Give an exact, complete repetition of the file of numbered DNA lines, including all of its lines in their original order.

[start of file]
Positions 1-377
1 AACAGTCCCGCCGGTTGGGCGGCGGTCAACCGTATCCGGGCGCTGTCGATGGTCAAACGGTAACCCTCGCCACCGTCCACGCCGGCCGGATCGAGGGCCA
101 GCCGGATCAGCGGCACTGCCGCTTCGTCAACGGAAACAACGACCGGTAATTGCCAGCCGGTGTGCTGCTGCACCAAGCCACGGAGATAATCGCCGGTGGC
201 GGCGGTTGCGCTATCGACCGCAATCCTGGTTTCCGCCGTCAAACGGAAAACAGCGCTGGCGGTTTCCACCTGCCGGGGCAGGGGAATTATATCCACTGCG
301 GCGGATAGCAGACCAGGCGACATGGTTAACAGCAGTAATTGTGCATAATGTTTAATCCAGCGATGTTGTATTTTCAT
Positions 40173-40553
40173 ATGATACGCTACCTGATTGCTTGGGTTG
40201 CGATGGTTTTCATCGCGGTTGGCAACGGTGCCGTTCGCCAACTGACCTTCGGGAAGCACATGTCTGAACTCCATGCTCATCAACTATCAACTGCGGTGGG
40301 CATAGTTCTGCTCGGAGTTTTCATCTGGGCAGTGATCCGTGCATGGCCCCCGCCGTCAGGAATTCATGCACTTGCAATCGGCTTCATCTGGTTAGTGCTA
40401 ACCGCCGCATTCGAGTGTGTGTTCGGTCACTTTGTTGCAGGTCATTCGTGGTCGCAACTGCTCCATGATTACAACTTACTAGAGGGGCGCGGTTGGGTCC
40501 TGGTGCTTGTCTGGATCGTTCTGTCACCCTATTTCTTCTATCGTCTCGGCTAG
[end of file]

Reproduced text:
Positions 1-377
1 AACAGTCCCGCCGGTTGGGCGGCGGTCAACCGTATCCGGGCGCTGTCGATGGTCAAACGGTAACCCTCGCCACCGTCCACGCCGGCCGGATCGAGGGCCA
101 GCCGGATCAGCGGCACTGCCGCTTCGTCAACGGAAACAACGACCGGTAATTGCCAGCCGGTGTGCTGCTGCACCAAGCCACGGAGATAATCGCCGGTGGC
201 GGCGGTTGCGCTATCGACCGCAATCCTGGTTTCCGCCGTCAAACGGAAAACAGCGCTGGCGGTTTCCACCTGCCGGGGCAGGGGAATTATATCCACTGCG
301 GCGGATAGCAGACCAGGCGACATGGTTAACAGCAGTAATTGTGCATAATGTTTAATCCAGCGATGTTGTATTTTCAT
Positions 40173-40553
40173 ATGATACGCTACCTGATTGCTTGGGTTG
40201 CGATGGTTTTCATCGCGGTTGGCAACGGTGCCGTTCGCCAACTGACCTTCGGGAAGCACATGTCTGAACTCCATGCTCATCAACTATCAACTGCGGTGGG
40301 CATAGTTCTGCTCGGAGTTTTCATCTGGGCAGTGATCCGTGCATGGCCCCCGCCGTCAGGAATTCATGCACTTGCAATCGGCTTCATCTGGTTAGTGCTA
40401 ACCGCCGCATTCGAGTGTGTGTTCGGTCACTTTGTTGCAGGTCATTCGTGGTCGCAACTGCTCCATGATTACAACTTACTAGAGGGGCGCGGTTGGGTCC
40501 TGGTGCTTGTCTGGATCGTTCTGTCACCCTATTTCTTCTATCGTCTCGGCTAG